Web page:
From Publishers Weekly
Instead of developing a conventional plot, Drabble's brilliant follow-up to The Radiant Way and A Natural Curiosity casts a tone of sympathetic irony over the daily affairs of her heroines.
Copyright 1993 Reed Business Information, Inc.
From Library Journal
This is the end of a trilogy, begun by The Radiant Way ( LJ 10/15/87) and A Natural Curiosity ( LJ 7/89), that examines life through the eyes of Liz, Esther, and Alix, three friends who met at Cambridge in the 1950s. In this final novel, Liz appears as a counterpoint to Stephen Cox. Influenced by Conrad and his own work as a novelist, Stephen succumbs to an overwhelming desire to observe first-hand the antithetical world of the Khmer Rouge in Cambodia. His friends are skeptical, but no one becomes morbidly concerned until the relics of his journey arrive in a package for Liz. A fascinating mystery ensues, one that's sturdy enough to carry the full weight of sobering social commentary and political reportage along with it. Drabble structures the novel around divided narratives, rather than straight chronology, reasserting in the process her abiding interest in the complexities of human experience. A bibliography is included. Highly recommended. Previewed in Prepub Alert, LJ 1/92.- Janet W. Reit, Univ. of Vermont Lib., Burlington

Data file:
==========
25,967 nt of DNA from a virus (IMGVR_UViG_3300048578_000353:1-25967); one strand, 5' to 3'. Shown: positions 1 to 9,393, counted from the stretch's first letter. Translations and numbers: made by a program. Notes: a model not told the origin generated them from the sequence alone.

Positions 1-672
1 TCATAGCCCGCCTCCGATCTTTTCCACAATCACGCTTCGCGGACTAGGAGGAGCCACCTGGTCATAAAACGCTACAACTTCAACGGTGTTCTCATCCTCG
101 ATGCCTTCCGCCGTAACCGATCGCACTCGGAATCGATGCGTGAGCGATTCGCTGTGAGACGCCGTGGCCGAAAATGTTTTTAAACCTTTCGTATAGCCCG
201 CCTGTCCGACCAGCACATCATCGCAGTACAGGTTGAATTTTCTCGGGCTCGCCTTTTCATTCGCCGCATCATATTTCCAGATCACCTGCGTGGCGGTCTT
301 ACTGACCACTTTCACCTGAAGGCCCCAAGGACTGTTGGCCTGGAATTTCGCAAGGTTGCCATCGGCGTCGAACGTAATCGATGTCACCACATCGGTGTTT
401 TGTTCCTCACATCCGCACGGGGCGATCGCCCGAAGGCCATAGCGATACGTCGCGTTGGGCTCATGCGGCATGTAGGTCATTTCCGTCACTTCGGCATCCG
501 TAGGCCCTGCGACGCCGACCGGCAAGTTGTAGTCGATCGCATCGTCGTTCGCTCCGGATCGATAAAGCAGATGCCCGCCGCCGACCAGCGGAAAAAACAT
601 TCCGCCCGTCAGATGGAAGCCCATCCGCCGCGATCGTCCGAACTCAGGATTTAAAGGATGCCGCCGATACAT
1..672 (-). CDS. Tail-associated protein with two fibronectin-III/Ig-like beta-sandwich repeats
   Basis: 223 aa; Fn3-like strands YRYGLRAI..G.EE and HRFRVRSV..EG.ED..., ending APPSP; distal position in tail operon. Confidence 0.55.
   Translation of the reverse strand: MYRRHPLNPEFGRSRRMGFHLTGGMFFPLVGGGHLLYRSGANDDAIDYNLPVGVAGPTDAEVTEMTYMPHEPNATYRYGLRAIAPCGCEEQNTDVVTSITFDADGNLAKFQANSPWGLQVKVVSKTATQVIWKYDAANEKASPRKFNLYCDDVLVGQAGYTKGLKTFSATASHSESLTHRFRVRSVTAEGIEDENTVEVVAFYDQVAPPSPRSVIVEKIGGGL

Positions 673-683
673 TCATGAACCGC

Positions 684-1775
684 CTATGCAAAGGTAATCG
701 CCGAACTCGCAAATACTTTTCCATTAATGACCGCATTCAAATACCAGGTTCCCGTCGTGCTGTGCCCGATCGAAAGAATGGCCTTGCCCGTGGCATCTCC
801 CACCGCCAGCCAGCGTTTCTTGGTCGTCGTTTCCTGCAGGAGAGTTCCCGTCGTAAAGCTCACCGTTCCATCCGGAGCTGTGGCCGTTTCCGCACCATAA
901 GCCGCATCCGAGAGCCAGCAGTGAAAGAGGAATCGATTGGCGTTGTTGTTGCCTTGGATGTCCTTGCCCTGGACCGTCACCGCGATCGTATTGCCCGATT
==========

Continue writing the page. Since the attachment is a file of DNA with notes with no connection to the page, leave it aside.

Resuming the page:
Copyright 1992 Reed Business Information, Inc.
--This text refers to an out of print or unavailable edition of this title.